Trusting God Through the Trial
What a near-fatal accident taught me about faith and ministry
March 14, 2018, seemed like just another day. I was scheduled to preach at a youth service near my hometown. My sister, Haley, and I made it just two miles down the road before our car was broadsided by a distracted driver.
When I regained consciousness, I could see myself in the rearview mirror, my face covered in blood. The car was facing the opposite way from the direction we had been traveling. Every window was shattered, and the door was pinned against my legs.
I looked over at my sister, who wasn’t moving. I tried to scream her name, but I couldn’t take in enough air to make a sound. After many attempts, I finally managed to shout — loud enough, I thought, to wake her or confirm my fears. To my relief, her eyes fluttered open, and she grabbed my hand.
With the air I had left in my lungs, I began to pray out loud. When I opened my eyes, I was hoping it would all be over, that we would be standing outside the car like nothing ever happened.
The life flight from Bellingham, Washington, to Seattle was 41 minutes of indescribable pain and parallelizing fear. I was aware of lights shining in my face, my clothes being cut off, and the voices of medical personnel. I was able to make sense of a few words. I heard “broken pelvis in three places,” “not internally bleeding yet,” “broken ribs,” and “a puncture in her left lung.”
I was 24 years old. This was not the way I had envisioned my life turning out. I turned my head toward the blank wall, closed my eyes and said, “I don’t think I can do this. I think It would be easier to meet you tonight, Jesus.”
In my moment of greatest need, Jesus whispered to my heart, “I am right here, Erica, where I have always been and will always be.”
Taken in for surgery, I woke up with an external fixator drilled into the front of my pelvis. This device kept me from putting weight on the left side of my body for three months.
Sick and weak, my weight dropped to 97 pounds. I couldn’t dress myself, lift my legs in bed, or use the bathroom myself. My doctor called me “the miracle girl.” I was told that, considering the severity of my injuries, I shouldn’t have lived past the initial impact of the accident.
When life throws unexpected and unwanted things our way, we don’t have to navigate them alone.
Before I left the hospital, the doctor said, “You are going to walk, Erica. But it’s going to be a hard road, and you will have to teach your body to do it again.”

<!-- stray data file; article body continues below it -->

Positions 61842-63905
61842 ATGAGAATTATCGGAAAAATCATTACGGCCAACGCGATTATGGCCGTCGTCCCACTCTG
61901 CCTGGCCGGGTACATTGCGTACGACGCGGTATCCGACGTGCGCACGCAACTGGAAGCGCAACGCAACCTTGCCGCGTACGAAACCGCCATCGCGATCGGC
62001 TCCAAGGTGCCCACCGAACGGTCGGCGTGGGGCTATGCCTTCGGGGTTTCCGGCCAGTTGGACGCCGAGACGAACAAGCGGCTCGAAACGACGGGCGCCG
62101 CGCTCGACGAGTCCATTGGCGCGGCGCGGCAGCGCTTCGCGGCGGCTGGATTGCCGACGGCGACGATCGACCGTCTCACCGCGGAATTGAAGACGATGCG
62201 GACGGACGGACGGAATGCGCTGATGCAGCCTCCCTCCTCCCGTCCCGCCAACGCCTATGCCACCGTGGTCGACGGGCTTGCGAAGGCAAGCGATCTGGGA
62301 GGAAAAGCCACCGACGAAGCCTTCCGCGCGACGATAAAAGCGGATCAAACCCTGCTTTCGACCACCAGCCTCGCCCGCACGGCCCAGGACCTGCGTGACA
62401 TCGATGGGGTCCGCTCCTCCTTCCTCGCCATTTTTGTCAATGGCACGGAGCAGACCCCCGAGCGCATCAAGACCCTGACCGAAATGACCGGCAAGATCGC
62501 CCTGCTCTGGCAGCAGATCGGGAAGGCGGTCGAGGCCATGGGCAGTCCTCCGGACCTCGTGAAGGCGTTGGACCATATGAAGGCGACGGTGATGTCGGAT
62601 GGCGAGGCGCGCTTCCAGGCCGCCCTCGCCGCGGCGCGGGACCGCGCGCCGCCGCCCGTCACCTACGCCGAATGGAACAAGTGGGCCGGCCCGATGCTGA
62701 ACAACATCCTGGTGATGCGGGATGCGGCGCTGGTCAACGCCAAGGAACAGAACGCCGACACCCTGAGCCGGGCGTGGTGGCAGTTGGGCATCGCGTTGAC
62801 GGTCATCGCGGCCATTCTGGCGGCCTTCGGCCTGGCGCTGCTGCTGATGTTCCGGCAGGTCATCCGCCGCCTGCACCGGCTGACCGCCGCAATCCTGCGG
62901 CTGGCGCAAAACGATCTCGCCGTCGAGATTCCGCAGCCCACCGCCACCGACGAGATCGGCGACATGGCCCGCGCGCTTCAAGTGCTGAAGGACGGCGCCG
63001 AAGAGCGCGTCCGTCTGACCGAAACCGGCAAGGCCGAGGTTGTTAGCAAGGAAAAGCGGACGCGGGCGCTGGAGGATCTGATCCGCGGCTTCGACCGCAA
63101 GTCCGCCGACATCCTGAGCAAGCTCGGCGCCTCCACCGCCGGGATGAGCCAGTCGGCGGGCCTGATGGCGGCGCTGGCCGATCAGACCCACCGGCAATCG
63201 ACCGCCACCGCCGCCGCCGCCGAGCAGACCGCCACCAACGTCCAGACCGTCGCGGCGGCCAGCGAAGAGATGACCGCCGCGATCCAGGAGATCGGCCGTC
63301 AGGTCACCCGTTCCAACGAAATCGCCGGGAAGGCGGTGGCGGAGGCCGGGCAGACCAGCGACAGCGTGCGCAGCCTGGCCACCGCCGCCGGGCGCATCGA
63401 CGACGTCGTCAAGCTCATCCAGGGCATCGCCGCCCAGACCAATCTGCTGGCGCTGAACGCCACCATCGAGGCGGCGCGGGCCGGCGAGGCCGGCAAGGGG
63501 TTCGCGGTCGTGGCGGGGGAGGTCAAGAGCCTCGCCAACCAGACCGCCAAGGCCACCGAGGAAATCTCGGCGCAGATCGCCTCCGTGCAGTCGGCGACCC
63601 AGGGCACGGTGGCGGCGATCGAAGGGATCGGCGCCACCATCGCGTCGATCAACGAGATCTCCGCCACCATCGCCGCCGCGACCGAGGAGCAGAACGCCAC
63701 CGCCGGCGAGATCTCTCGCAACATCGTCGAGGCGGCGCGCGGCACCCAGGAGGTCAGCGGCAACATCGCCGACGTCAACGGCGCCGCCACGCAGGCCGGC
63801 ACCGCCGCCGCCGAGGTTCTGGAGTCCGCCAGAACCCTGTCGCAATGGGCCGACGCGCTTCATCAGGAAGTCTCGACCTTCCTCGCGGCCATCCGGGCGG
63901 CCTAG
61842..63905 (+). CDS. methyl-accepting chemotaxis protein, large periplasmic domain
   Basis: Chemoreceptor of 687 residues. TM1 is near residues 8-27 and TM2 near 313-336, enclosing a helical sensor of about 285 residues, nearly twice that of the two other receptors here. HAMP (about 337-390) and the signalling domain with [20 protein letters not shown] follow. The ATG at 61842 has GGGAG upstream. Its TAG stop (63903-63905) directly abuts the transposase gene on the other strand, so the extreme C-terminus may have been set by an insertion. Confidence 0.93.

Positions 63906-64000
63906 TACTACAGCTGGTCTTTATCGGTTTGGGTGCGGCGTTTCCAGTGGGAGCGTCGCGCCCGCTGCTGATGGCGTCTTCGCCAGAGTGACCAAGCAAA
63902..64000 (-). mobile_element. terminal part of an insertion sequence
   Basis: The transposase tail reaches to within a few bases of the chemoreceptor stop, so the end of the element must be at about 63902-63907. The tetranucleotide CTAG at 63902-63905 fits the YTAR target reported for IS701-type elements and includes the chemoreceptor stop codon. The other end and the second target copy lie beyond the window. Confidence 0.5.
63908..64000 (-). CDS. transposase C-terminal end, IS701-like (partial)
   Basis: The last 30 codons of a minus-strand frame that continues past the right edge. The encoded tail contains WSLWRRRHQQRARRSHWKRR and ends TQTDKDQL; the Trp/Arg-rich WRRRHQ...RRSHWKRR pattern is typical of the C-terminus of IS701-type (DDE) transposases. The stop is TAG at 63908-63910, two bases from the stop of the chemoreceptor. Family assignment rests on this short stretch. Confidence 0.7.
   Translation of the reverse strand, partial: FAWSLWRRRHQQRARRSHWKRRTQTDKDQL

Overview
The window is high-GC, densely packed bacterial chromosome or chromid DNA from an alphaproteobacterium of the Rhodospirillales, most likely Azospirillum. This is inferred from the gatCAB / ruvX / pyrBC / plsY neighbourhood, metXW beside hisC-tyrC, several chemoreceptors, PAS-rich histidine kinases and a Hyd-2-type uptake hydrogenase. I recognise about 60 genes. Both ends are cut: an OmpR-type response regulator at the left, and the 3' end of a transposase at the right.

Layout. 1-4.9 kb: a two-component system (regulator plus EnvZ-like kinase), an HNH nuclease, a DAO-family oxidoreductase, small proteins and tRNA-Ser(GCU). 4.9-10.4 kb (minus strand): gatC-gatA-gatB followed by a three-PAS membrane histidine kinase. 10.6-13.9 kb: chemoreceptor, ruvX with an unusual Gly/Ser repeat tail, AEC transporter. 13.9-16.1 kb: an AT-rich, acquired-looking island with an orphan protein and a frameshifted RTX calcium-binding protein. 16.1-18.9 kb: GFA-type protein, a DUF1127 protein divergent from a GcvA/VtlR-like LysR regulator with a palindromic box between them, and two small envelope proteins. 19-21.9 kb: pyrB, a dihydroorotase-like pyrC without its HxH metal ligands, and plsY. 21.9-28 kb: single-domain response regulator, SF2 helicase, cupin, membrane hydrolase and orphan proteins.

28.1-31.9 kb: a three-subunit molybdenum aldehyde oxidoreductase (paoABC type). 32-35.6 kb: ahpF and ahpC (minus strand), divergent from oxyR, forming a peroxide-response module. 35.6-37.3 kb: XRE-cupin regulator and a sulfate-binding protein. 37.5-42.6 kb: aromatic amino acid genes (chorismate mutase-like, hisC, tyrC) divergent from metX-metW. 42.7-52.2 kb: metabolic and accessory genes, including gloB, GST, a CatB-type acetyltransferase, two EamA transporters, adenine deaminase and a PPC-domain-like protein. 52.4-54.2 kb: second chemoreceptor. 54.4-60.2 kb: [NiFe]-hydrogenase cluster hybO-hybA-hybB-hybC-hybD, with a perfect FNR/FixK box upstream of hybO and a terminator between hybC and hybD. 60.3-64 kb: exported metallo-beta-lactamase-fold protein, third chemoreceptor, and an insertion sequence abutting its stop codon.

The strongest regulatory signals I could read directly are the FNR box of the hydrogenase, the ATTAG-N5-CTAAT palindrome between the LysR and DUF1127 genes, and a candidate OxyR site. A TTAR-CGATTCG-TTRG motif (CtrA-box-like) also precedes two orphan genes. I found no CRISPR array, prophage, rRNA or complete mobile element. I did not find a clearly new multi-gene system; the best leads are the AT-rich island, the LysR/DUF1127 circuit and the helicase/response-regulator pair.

In the months leading up the accident, I had felt like I was finally seeing the open doors for which I had prayed. I was about to graduate from the online ministry program at Northwest University in Kirkland, Washington. On the verge of becoming a licensed minister with the Assemblies of God, I had lined up an exciting job interview. Now I was learning to put one foot in front of another.
“This was not the time, God,” I kept saying — as if there is ever a good time to have your life turned upside down.
I had to be wheeled across the graduation stage instead of walking it. I attended the new ministers’ meeting with the eternal fixator still attached, being pushed up to the table instead of walking in. Naturally, I was grateful to be alive. Yet my life felt like a constant string of setbacks.
Five months after the accident, I was able to gather enough strength to stand with crutches for just a brief moment. This moment gave me hope. It reminded me that God is always faithful to keep His promises. When He said he would be there with me, He meant it.
In the midst of a trial, it’s easy to look at the challenging circumstances. But as I began to look to God, I learned more about trust than I ever thought possible.
Though I had trusted God since my childhood, I had also struggled with finding my purpose. I knew I was called to ministry, but I didn’t know what that looked like. I had thought I needed to figure out my next steps. Going through this experience showed me I can’t rely on my own strength or strategies. I need God’s strength and guidance!
When life throws unexpected and unwanted things our way, we don’t have to navigate them alone. God is faithful; He just needs us to be faithful, too. Now I know faithfulness and trust were all He wanted from me all along. Because of that, I can step out in faith with zero hesitation.
God has saved my life twice — first when He forgave my sins and came into my heart, and again on March 14, 2018. I am now in the process of becoming ordained, moving forward with strength and courage that can only come from God. I know this setback was a setup for the life, ministry and purpose God has planned for me.
Whatever setbacks you may be facing as you head into the new year, know that God is faithful to finish what He started in you. He will direct your steps; your job is to walk with Him.